Reynolds tees up another voting rights lawsuit in Iowa

Governor Kim Reynolds has signed into law provisions that would make it harder for county auditors to process some absentee ballot request forms.

Democratic election lawyers have signaled plans to challenge the new restrictions, which copy an administrative rule struck down in court last year.

As Bleeding Heartland covered in detail here, Iowa Senate Republicans inserted a new division on voting into House File 2643, a lengthy budget bill, in the middle of the night on the last day of the legislature’s 2020 session.

That section, which Reynolds signed along with most of the bill on June 30, strikes out Iowa Code language instructing local election commissioners to use “the best means available” to “obtain the additional necessary information” a voter may have left off an absentee ballot request form.

Instead, county auditors needing to fill in missing fields would be required to “contact the applicant by telephone and electronic mail” within 24 hours “after the receipt of the absentee ballot request.” If the voter can’t be reached by those means, the auditor is to mail a letter seeking the missing data. Crucially for Republicans, “A commissioner shall not use the voter registration system to obtain additional necessary information.”

Many Democrats pointed out problems with the language during the House and Senate debates on the bill. Common errors on absentee ballot request forms include transposing digits on a street address or writing down the last four digits of a Social Security number where the form asks for a voter PIN. The identity of the voter is not in question in such cases, because the county auditor can see from the database that the rest of the information matches.

Nevertheless, under the new law, the auditor would not be able to use that database to correct the obvious problem.

The predictable outcome: delays in processing some absentee ballot requests, which could prevent some eligible voters from requesting or receiving a mailed ballot in time to participate. The barriers could particularly affect senior citizens or voters with a disability.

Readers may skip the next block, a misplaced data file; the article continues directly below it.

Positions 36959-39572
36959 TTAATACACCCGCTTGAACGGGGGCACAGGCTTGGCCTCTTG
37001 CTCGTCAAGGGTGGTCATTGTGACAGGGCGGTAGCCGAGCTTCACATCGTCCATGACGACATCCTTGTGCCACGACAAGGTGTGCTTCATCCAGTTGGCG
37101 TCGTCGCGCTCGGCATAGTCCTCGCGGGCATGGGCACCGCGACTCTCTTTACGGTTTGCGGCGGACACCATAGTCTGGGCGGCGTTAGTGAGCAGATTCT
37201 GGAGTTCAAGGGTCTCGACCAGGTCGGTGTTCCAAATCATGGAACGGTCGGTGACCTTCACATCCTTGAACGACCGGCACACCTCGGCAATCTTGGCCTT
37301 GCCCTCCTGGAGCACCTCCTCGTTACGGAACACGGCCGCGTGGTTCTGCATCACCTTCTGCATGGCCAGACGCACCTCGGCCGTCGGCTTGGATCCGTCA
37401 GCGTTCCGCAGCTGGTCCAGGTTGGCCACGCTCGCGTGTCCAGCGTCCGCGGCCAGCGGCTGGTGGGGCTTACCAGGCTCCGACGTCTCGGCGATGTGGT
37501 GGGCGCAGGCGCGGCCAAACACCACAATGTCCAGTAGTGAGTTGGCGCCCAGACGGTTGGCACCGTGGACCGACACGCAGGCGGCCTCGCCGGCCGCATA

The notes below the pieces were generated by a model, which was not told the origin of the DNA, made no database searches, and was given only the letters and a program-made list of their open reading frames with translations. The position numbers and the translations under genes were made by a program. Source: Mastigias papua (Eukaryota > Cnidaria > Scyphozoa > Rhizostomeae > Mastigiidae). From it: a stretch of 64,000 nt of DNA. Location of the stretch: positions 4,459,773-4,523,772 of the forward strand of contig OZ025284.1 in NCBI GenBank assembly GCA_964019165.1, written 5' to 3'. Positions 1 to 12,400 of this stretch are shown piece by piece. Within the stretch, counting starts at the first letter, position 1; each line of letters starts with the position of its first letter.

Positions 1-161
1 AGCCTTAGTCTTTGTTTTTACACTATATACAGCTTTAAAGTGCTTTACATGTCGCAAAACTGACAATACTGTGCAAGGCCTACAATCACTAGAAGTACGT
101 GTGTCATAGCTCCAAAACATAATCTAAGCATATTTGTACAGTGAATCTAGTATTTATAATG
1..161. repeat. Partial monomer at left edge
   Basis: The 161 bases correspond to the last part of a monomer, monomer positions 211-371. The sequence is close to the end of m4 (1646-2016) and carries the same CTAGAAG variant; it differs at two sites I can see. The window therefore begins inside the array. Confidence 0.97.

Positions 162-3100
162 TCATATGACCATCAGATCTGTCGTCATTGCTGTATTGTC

Compounding the absurdity, local election officials must use the database for other verification purposes under the voter ID law Republicans enacted in 2017.

I expect a court will issue an injunction preventing this part of House File 2643 from taking effect for the 2020 general election.

In January 2019, Polk County District Court Judge Karen Romano invalidated an administrative rule Secretary of State Paul Pate had enacted, which imposed the same restrictions on county auditors. Her order held that it was “irrational, illogical, and wholly unjustifiable” to forbid auditors from using the voter database for that purpose. She further found the rule was “unreasonable, arbitrary, capricious, and an abuse of discretion” and “clearly against reason and evidence.”

The state will presumably argue that having removed “best means available” from the Iowa Code section, lawmakers are well within their rights to limit whether county auditors can consult the database when processing an absentee ballot request.

But the state still needs to show some legitimate interest in the restriction, even if a court reviews the law using the lowest level of scrutiny (a “rational basis” standard). If a court subjects the challenged provision to heightened scrutiny, on the grounds that voting is a fundamental right, the state would need to show a compelling interest in saying county auditors must reach voters by phone, email, or snail mail instead of consulting the computer that’s right in front of them.

It reflects poorly on Republican lawmakers that they catered to State Senator Roby Smith’s strange obsession with making it harder to vote in Iowa. It also reflects poorly on Reynolds and her senior legal counsel Sam Langholz that the governor didn’t use her item veto power to block this attempted voter suppression and keep the state out of litigation.

P.S.–Many organizations, including labor unions, the League of Women Voters, and the Interfaith Alliance of Iowa, had lobbied the governor to item veto the voting section of House File 2643. However, Reynolds’ veto message nixed only two sections of the 51-page bill. One dealt with the Iowa Veterans Home budget and the other would have given the Iowa Economic Development Authority a new role in assisting broadband providers.

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